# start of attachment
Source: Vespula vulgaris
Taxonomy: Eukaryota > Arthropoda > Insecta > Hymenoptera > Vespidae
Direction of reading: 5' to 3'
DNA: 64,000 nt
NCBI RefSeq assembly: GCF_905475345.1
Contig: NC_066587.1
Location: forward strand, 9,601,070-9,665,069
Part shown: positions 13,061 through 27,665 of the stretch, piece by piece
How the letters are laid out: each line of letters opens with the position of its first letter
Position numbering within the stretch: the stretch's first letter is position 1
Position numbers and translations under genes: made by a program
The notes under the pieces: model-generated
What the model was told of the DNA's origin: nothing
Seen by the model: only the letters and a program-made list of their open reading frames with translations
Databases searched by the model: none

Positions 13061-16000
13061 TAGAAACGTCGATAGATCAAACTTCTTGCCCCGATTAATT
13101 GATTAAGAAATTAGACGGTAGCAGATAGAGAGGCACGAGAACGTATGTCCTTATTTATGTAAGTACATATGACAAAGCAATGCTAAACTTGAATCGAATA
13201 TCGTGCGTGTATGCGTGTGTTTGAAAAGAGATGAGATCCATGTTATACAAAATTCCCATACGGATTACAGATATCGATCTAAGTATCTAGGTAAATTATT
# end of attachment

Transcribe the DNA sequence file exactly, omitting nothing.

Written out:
Source: Vespula vulgaris
Taxonomy: Eukaryota > Arthropoda > Insecta > Hymenoptera > Vespidae
Direction of reading: 5' to 3'
DNA: 64,000 nt
NCBI RefSeq assembly: GCF_905475345.1
Contig: NC_066587.1
Location: forward strand, 9,601,070-9,665,069
Part shown: positions 13,061 through 27,665 of the stretch, piece by piece
How the letters are laid out: each line of letters opens with the position of its first letter
Position numbering within the stretch: the stretch's first letter is position 1
Position numbers and translations under genes: made by a program
The notes under the pieces: model-generated
What the model was told of the DNA's origin: nothing
Seen by the model: only the letters and a program-made list of their open reading frames with translations
Databases searched by the model: none

Positions 13061-16000
13061 TAGAAACGTCGATAGATCAAACTTCTTGCCCCGATTAATT
13101 GATTAAGAAATTAGACGGTAGCAGATAGAGAGGCACGAGAACGTATGTCCTTATTTATGTAAGTACATATGACAAAGCAATGCTAAACTTGAATCGAATA
13201 TCGTGCGTGTATGCGTGTGTTTGAAAAGAGATGAGATCCATGTTATACAAAATTCCCATACGGATTACAGATATCGATCTAAGTATCTAGGTAAATTATT